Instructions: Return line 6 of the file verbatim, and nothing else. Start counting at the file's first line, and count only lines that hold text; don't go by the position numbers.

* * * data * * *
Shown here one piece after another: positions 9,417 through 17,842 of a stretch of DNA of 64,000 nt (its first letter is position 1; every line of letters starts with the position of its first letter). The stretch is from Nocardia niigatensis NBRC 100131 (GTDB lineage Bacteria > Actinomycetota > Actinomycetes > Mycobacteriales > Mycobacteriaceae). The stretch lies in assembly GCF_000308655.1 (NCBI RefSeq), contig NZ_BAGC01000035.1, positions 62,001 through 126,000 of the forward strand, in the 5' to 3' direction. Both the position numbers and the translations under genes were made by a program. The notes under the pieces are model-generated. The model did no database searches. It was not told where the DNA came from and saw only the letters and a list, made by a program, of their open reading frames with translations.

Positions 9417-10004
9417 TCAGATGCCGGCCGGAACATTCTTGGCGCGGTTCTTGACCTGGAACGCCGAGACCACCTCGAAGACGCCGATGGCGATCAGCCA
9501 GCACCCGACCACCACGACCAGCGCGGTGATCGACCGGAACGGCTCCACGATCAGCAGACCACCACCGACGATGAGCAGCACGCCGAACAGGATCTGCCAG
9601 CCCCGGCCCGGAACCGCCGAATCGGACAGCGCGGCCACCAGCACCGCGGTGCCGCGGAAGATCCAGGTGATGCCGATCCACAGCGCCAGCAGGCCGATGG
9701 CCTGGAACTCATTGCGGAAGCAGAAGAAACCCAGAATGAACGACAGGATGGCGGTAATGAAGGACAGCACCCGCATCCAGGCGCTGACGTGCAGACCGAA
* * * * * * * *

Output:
9701 CCTGGAACTCATTGCGGAAGCAGAAGAAACCCAGAATGAACGACAGGATGGCGGTAATGAAGGACAGCACCCGCATCCAGGCGCTGACGTGCAGACCGAA